Privacy rights where it concerns online data is one of those issues that most people, honestly, don’t care that much about, except on a theoretical level. I mean, if we really cared, we wouldn’t visit any websites or be on social media, but our thirst for sharing and attention and consuming mostly outweighs our concerns over privacy, and most of us just assume it’s the cost of doing business (after all, most websits on the Internet are still free).
Pajiba doesn’t collect any of your data — the only things I know about you all are collective, and come from Facebook, where it basically says you’re all 35-year-old liberal arts majors, librarians, IT people, and academic types taking a break from your publishing work to commiserate over the state of the world — but the ads on the site clearly do. I don’t know how that works, but I do know that if I’m having a conversation in my kitchen about the gas bill, when I open up the site on my laptop in the living room five minutes later, I’ll get ads for my local gas company. It seems like a waste of ad dollars to me, because why would I want an ad for something I already get, but I feel the same about most of the ads I see targetted at me. Right now, Amazon is offering me $10 for Amazon Prime Day if I spend $10 at Whole Foods and actually, yes, that is helpful. I take it back. I bet Disqus collects your data, too, and what does it do with it? Apparently engineers the perfect Trump bot:
Jesus, Borland, you’re freaking me out.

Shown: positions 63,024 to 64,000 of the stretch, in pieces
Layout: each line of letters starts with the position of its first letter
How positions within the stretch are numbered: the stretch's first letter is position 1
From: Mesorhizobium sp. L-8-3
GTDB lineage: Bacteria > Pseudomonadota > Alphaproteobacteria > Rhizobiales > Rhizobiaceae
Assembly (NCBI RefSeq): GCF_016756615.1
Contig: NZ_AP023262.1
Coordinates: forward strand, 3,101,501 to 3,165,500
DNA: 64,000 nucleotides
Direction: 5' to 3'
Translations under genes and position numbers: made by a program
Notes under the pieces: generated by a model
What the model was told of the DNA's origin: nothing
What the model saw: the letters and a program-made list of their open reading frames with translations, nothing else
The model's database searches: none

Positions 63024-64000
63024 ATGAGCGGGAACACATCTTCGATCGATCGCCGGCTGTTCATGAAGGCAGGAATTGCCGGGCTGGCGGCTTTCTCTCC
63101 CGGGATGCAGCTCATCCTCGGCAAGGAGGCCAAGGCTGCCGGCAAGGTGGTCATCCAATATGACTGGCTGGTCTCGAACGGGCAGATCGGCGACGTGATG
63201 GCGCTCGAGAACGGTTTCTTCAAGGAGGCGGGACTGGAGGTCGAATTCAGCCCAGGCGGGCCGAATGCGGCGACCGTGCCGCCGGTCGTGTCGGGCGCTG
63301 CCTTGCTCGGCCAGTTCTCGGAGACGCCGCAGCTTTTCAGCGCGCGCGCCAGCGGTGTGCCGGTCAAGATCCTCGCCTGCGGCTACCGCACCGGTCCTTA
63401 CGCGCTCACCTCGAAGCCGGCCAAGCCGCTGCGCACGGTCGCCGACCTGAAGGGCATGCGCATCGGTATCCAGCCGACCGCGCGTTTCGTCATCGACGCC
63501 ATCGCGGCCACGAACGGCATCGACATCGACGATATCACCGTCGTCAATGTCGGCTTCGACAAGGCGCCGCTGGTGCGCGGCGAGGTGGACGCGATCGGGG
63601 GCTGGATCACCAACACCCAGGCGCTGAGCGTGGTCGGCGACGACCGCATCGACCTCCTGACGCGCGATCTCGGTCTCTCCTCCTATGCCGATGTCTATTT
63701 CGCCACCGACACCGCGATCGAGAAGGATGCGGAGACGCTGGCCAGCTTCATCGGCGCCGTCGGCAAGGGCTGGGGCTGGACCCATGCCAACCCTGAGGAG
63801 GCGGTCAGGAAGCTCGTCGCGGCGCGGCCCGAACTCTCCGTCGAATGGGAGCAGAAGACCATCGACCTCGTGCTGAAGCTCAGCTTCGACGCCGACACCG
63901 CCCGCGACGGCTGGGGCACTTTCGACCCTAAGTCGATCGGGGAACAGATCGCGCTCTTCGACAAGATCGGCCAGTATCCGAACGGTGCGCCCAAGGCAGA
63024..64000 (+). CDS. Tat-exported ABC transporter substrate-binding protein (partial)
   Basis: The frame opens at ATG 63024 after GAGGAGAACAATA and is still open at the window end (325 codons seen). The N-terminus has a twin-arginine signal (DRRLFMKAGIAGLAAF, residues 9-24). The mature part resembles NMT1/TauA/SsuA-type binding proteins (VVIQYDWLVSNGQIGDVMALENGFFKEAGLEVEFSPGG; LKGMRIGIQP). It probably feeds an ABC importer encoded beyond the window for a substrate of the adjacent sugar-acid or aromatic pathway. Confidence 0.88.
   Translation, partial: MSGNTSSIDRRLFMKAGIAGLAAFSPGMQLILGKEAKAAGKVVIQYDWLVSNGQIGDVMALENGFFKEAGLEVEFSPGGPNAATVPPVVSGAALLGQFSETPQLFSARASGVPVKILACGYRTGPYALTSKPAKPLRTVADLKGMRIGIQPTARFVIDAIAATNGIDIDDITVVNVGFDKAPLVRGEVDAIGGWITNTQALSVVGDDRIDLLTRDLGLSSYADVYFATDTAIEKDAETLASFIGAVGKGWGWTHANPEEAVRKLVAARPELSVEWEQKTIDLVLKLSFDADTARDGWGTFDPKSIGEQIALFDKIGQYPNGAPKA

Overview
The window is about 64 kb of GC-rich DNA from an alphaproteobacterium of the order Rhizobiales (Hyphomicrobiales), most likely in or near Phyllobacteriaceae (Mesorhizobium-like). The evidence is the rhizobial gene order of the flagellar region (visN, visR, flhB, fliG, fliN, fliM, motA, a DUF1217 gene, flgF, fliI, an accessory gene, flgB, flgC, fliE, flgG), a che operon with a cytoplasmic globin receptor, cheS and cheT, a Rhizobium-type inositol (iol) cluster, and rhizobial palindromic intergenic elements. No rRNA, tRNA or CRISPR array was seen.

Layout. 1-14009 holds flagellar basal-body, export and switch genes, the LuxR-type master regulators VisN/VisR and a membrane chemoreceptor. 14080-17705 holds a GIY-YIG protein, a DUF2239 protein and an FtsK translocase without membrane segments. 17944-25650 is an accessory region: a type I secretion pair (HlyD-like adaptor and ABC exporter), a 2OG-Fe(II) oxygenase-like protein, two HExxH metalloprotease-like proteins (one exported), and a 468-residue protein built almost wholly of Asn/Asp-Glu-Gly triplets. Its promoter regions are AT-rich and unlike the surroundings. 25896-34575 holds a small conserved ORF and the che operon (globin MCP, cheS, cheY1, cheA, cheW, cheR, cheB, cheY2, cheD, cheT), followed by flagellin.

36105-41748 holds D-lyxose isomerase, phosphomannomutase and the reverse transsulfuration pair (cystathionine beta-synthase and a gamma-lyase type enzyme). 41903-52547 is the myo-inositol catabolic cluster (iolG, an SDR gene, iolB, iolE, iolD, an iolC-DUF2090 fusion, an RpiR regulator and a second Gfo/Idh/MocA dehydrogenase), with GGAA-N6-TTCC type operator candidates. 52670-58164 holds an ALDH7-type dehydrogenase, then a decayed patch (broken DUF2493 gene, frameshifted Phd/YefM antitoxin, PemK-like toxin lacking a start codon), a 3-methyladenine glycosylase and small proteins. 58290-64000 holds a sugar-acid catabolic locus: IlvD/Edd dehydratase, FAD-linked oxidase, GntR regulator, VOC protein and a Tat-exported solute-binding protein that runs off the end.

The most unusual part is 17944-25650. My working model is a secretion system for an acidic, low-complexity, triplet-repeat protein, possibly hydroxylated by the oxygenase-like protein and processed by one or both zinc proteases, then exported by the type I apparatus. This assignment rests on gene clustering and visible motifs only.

Anyway, where was I: Yes, The Great Hack is a Netflix documentary that takes aim at Facebook and its data collection practices, which are insidious, and which are used to do insidious things, like manipulate easily persuadable people to vote for Trump or spend $10 at Whole Foods (and let’s be honest: That’s about how much it costs to buy two tomatoes and a green pepper at Whole Foods).
But then again, it’s not like Netflix isn’t mining our data, too. It’s just a different kind of data, which the service uses to manipulate us into bingeing seasons of television until 4 a.m., which costs us hours of daytime productivity, which makes it much more difficult to pay for those tomatoes and green peppers that Whole Foods is trying to convince us to buy on the websites we enjoy for free, and with that beautiful lighting in their stores, which makes an apple look like something out of a fairy tale until you get it home and look at it in natural light and realize it’s just an apple that you paid twice as much for than you’d spend at Kroger.
Hell, maybe we should be thankful for all this data mining because it allows advertisers to give us what we want, because companies know us better than we know ourselves. Obviously, the data mining on me knows exactly what I’m all about:
That one was all your fault, Kate.
Anyway, here’s the trailer for The Great Hack.
Header Image Source: Netflix